Charges against Constable Muirhead’s perplexing

By Patrick Hunter Wednesday March 13 2013 in Opinion
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By PATRICK HUNTER

 

The very unusual case of a Black police officer facing charges of misconduct because he failed to investigate racial taunts against has, to say the least, left us perplexed. The idea that someone could be penalized in this way has us shaking our heads.

 

Briefly, York Region Police Constable Dameian Muirhead, as reported in the Toronto Star, was “charged with three counts of misconduct for his handling of a farm party turned ugly, where he was allegedly subjected to repeated racial slurs and told, ‘I would love to see that guy hanging from a tree’.” Despicable comments, no matter to whom it is addressed, but it takes on additional impact when addressed to a Black person.

 

In a letter published in Share last week, the Association of Black Law Enforcers (ABLE) expressed concerns about the treatment of Constable Muirhead. One of the main areas of concern was the “investigative process that led to the charges against P.C. Muirhead”.

 

ABLE also noted that the treatment Muirhead received in dealing with the public was “not a rare experience for Black officers”. In this case, ABLE believes that Muirhead acted professionally given the conditions he faced.

 

There are also others who have expressed concern that for Muirhead to investigate the racial slurs against himself would represent a conflict of interest. This is a view that I share. So, if this is how such matters are stipulated in the Police Services Act, or in departmental regulations, that has to be changed.

 

But, I want to take another view of this. We know that the public can lodge complaints against the police through the Office of the Independent Police Review Director (OIPRD). Police officers cannot lodge complaints against their own service through the OIPRD. How does a police officer lodge a complaint against a citizen, especially when they make hateful remarks like those which are alleged?

 

If there are no provisions for this kind of behaviour, then there should be. It may be through an arrest on a possible assault on a police officer. Of course, if someone abuses you by calling you names in a public place, can you lay an assault charge against that person?

 

There is a reason why, in a way, I support this measure against Muirhead. As ABLE noted in its letter in Share, this is a not a rare occurrence for Black officers. In the same way, I would imagine that thousands of employees face similar behaviour in their workplaces, not only internally but from customers and clients on a daily basis. For the benefit of customer service, many are forced to “suck up” the abuses they may receive from a belligerent client without being able to take any action. In some cases, the employee may be penalized, not unlike what Muirhead is facing, rather than the organization losing what may be a valuable customer.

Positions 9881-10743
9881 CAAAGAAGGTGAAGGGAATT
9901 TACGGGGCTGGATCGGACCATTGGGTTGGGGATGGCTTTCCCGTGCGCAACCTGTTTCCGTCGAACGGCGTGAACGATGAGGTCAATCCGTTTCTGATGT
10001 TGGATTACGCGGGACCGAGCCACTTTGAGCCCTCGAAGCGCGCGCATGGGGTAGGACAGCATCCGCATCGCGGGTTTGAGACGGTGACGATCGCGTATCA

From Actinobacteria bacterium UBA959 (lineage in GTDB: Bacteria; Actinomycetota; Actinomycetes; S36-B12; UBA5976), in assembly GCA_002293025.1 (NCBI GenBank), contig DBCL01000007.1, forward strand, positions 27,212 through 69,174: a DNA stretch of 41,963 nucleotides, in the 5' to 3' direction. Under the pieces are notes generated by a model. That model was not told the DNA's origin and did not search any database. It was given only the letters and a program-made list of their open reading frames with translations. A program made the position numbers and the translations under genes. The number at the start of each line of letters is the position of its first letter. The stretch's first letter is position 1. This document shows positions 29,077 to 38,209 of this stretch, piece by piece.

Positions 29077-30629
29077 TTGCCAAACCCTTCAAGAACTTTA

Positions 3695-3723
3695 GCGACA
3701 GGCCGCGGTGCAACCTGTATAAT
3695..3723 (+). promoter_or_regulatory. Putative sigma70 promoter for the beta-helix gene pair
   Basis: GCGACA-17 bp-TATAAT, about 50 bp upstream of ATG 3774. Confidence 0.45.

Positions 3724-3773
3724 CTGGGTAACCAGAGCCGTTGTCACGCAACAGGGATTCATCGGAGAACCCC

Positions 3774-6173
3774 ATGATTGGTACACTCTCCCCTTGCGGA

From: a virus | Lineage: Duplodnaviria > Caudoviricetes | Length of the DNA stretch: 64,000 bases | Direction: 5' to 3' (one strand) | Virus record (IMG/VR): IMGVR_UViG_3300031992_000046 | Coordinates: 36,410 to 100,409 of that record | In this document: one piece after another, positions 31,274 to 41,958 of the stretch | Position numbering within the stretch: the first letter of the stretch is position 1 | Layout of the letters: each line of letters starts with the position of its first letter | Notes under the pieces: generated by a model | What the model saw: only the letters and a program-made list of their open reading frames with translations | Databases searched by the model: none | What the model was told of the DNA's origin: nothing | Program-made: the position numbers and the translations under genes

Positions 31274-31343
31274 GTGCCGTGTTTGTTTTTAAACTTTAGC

But we also have a problem, many of us. Notwithstanding the humiliation, to say the least, that we feel as a result of an abusive encounter, how often do we follow up by making a formal complaint? Even within the context of such an attack within the confines of the workplace where there should be processes for dealing with harassment and abuse, how often do we just “let it go”?

 

We are often accused by those in power that we may be too sensitive, or words to that effect, to what they consider to be a light-hearted matter. We, in our quest not take these things too seriously, would rather endure the pain and humiliation of racist jokes with a grin even though they often cut deeply.

 

In 2005, for example, the Centre for Equity in Health and Society published a report through the Canadian Race Relations Foundation on some of the systemic racism nurses faced on the job. Among their findings was that many racialized nurses were placed on some of the worse shifts, or even more penalizing work conditions, as a result of their making a complaint against discriminatory treatment.

 

I placed a call to the York Regional Police to find out the outcome of Muirhead’s disciplinary hearing but, at the time of preparing this column, I had not received a response. Under the circumstances, I do hope that Constable Muirhead is not penalized.

 

It does, however, bring to light a key weakness in the way we sometimes deal with racism on the job. The tendency to shrug off verbal assaults is one of our challenges. I have often contended that unless an incident is specific, that is, our race is specifically mentioned as the cause of an action, many of us do not always understand when we are subjected to a discriminatory action or event. It is not always the first thing that comes to mind. But, there are times when it is more than obvious, yet we do nothing about it.

 

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